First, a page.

Save. Spend. Splurge.

What is the average net worth of a Canadian (By age and province)?

I am obsessed with net worth and money. In a good way.

It of course does not define who you are — just look at all the jackasses who are super rich and aren’t decent human beings because they think their money protects them. In a certain way, I will concede that they are right — they can buy their way out of being a human, but at what cost?

Anyway, back to the point of this post — NET WORTH.

Here are all my net worth roundups by the way if you are interested; I do them monthly & yearly.

I also track my net worth, budgeting, spending and money LIFE here with The Budgeting Tool.

I always read about net worth for Americans but there is nothing about Canadians, so I thought I’d mosey on over and create some charts so you can see what it all looks like:

Source: StatsCan

As you can see, the average net worth by age for Canadians peaks at their peak earning years from 55 to 65, and then goes down as they start to head into retirement. Perhaps early retirement in there as well.

Source: StatsCan

I have to also say that in retirement you also need less money than you think. No more expenditures on style, fashion (no really, I am expecting it so that is why I am enjoying all the style & shopping now in my 30s!), and traveling gets harder.

You aren’t really able to walk as far or as long as when you were younger, so honestly, you won’t have as much energy for a lot of these grand plans in retirement.

Enough about that.

This is how it breaks down by province:










And looking at major cities, it looks like this:









The bigger cities and provinces have higher net worths

Stands to reason. Montreal, Toronto, these are all bigger cities that make more money, and have higher salaries.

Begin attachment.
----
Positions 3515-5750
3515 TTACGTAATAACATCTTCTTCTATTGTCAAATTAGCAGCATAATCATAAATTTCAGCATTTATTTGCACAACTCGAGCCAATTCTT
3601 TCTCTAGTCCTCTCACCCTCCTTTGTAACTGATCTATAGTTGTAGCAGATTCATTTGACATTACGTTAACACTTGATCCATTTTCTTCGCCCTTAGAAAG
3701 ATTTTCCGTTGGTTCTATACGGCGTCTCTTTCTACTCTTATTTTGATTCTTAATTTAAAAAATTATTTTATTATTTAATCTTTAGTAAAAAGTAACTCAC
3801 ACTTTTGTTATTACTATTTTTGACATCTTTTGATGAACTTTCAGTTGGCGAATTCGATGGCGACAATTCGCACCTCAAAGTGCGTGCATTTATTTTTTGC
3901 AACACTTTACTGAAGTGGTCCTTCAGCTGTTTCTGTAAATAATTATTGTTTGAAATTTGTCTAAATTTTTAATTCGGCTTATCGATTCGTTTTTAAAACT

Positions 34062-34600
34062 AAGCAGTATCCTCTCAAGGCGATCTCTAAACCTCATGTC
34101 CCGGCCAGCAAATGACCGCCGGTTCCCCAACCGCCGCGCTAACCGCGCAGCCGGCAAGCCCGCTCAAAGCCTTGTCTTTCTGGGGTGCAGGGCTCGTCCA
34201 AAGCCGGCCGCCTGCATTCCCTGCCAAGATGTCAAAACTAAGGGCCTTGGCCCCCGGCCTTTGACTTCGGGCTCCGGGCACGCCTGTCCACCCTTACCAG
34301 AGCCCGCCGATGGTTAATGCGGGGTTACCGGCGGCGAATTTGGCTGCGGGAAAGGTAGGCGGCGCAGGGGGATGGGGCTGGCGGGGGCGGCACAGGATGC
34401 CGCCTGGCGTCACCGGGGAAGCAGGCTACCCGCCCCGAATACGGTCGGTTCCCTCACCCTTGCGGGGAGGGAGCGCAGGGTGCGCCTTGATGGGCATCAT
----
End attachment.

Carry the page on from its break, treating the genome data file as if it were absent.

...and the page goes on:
In the less-populated provinces, you also see lower net worths overall.

I would have thought with MORE people there would be lower salaries as there is more competition, but it sort of makes sense the other way as well — it attracts companies, executives and higher net worths if it is a bigger city like Toronto or Vancouver.

And yet….

Montreal surprised me at $900,000 as their net worth peak

$900,000 was the biggest average net worth in that peak earning age range for salaries. I thought it would be higher, closer to a million.

But we are closer to Winnipeg’s net worth, which I find to be a smaller more mid-sized city.

Montreal has a population of 1.75 million people, and Winnipeg is at 700,000 or less than half of that.

Just strange. I wonder why that is.

Is it accounting for the fact that French is a language barrier? That people mostly gravitate towards Vancouver and Toronto?

So, what do you think?

Update: July 12th 2019

A great reader commented with a link to another StatsCan page I did not know existed, that very simply lists out the net worth medians.

As I did not have those numbers they are using to generate these files, I was using the averages of the averages on the other StatsCan page, to haphazard net worths.

Here they are, simply via StatsCan directly for 2016:


Can’t get enough? I have all of my Canadian Net Worth Series posts here.


  • Kris

    Why are these numbers so different than the ones on Stats Can here? These numbers seem high to me

  • zed duffy

    Is this average per adult? Does this mean average for a couple is these numbers * 2 (dependent on age group?).
    similarly average family networth would be the sum of the averages of each family member?

    • Sherry of Save. Spend. Splurge.

      It is actually both. It is what is considered a household. Some numbers might have 2 people living in said household with average of $500K net worth, and other numbers may have been a single person heading one household, with the same average $500K net worth.

  • Mia

    If you have young children, you need the least savings in Quebec, right? Because they have heavily subsidized daycare.

    • Sherry of Save. Spend. Splurge.

      Actually they changed the laws. It is now based on income. The “heavily subsidized”, is only really for those who very little. Otherwise, if you are in higher income brackets, you get some reimbursements, but not much.

  • Amyl Ghanem

    Being from the Atlantic Provinces I noted the interesting distribution for Newfoundland with the lower age bracket doing very well. I’m guessing there are Newfies who work in the oil patch but really live in Newfoundland?
    Also one plot was labeled PEI on your title but Quebec in the legend, FYI.

    Very interesting!!

    Wrt Montrealers net worth, the real estate market previously has not been as hot as Toronto or Vancouver, maybe that is part of what you’re seeing?

    • Sherry of Save. Spend. Splurge.

      Errg.. Sorry. I was going cross-eyed doing these 🙂 Thanks for the catch.. it may never get fixed :S